This apostolic and prophetic man, and model of faith and truth, was a disciple of John the Evangelist, successor of Bucolus (Feb. 6), and teacher of Irenaeus (Aug. 23). He was an old man and full of days when the fifth persecution was raised against the Christians under Marcus Aurelius. When his pursuers, sent by the ruler, found Polycarp, he commanded that they be given something to eat and drink, then asked them to give him an hour to pray; he stood and prayed, full of grace, for two hours, so that his captors repented that they had come against so venerable a man. He was brought by the Proconsul of Smyrna into the stadium and was commanded, "Swear by the fortune of Caesar; repent, and say, 'Away with the atheists.'" By atheists, the Proconsul meant the Christians. But Polycarp, gazing at the heathen in the stadium, waved his hand towards them and said, "Away with the atheists." When the Proconsul urged him to blaspheme against Christ, he said: "I have been serving Christ for eighty-six years, and He has wronged me in nothing; how can I blaspheme my King Who has saved me?" But the tyrant became enraged at these words and commanded that he be cast into the fire, and thus he gloriously expired about the year 163. As Eusebius says, "Polycarp everywhere taught what he had also learned from the Apostles, which also the Church has handed down; and this alone is true" (Eccl. Hist., Book IV, ch. 14,15).
Polycarp was a correspondent of St. Ignatius of Antioch, one of the other Apostolic Fathers. Ignatius addressed a letter to him, and mentions him in the letters to the Ephesians and to the Magnesians. Polycarp visited Rome during the time of Pope Anicetus, and found their customs for observing Pascha differed. They agreed to peaceably disagree on this matter. Polycarp was offered the opportunity of celebrating the Eucharist in the Pope's church.
His sole surviving work, the Letter to the Philippians, and an account of The Martyrdom of Polycarp form part of the writings usually collected under the title The Apostolic Fathers. The latter is considered the earliest genuine post-biblical account of a Christian martyrdom, and one of the very few genuine such writings from the actual age of the persecutions. It also is one of the earliest accounts of the veneration of relics, as the Martyrdom records that after Polycarp's immolation, the faithful piously gathered up his bones as precious treasures.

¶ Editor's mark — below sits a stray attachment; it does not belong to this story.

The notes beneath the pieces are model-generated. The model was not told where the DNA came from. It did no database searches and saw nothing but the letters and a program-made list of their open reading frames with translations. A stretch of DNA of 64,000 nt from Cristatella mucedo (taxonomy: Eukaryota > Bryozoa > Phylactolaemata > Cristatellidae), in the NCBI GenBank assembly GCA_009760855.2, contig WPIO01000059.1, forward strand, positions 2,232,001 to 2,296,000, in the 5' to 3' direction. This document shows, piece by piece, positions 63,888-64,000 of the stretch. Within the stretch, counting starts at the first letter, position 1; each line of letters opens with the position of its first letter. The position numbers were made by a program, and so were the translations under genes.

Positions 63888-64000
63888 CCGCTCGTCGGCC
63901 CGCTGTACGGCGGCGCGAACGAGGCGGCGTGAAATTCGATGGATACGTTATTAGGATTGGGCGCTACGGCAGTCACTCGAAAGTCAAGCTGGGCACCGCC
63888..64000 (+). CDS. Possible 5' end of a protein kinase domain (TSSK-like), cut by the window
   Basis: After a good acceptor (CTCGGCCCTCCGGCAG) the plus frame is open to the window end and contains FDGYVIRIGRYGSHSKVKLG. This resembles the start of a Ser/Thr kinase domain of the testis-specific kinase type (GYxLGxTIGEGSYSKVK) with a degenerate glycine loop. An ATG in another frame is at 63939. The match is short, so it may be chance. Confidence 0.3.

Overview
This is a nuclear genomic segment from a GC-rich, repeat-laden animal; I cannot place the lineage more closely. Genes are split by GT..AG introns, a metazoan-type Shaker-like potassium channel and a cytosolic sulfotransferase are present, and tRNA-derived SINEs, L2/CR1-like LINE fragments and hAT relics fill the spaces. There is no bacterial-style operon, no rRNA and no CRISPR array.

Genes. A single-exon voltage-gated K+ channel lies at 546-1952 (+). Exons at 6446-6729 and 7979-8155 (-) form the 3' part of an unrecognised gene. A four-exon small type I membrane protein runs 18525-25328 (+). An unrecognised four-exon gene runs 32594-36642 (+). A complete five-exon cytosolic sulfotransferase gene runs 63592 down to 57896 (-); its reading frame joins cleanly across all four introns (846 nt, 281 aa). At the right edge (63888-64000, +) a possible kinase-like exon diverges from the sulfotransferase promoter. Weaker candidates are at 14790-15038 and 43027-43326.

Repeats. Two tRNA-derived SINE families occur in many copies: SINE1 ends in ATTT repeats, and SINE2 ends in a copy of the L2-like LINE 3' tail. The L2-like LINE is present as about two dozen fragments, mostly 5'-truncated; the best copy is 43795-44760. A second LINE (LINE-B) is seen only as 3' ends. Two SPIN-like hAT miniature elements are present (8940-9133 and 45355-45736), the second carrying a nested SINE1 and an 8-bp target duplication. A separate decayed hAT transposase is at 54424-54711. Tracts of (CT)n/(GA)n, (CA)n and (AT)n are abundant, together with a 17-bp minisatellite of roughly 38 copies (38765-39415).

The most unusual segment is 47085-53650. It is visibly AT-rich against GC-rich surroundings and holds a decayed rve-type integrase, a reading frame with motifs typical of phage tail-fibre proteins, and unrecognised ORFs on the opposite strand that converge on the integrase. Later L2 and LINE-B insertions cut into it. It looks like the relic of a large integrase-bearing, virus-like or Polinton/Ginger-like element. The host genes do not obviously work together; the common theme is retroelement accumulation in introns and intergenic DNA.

St. Irenaeus of Lyons, a disciple of Polycarp, relates how and when he became a Christian and in his letter to Florinus stated that he saw and heard him personally in lower Asia; in particular he heard the account of Polycarp's intercourse with John the Evangelist and with others who had seen Jesus Christ. Irenaeus also reports that Polycarp was converted to Christianity by apostles, was consecrated a bishop, and communicated with many who had seen Jesus. He repeatedly emphasizes the very old age of Polycarp. The Martyrdom has Polycarp himself give his age on the day of his death as 86 years.
The date of Polycarp's death is disputed. Eusebius of Caesarea dates it to the reign of Marcus Aurelius, circa 166-167. However, a post-Eusebian addition to the treatise The Martyrdom of Polycarp dates his death to Saturday, February 23 in the proconsulship of Statius Quadratus—which works out to be 155 or 156. These earlier dates better fit the tradition of his association with Ignatius and John the Evangelist.
As a sharer of the ways and a successor to the throne of the Apostles, O inspired of God, thou foundest discipline to be a means of ascent to divine vision. Wherefore, having rightly divided the word of truth, thou didst also contest for the Faith even unto blood, O Hieromartyr Polycarp. Intercede with Christ our God that our souls be saved.
Through godly virtues, thou broughtest forth for the Lord God much spiritual fruit, O thou most blessed Hierarch, and so didst prove worthy of God thy Lord, O wise Polycarp. Wherefore, on this day we who have all been enlightened through thy holy words extol thy praiseworthy mem'ry and glorify Christ the Lord.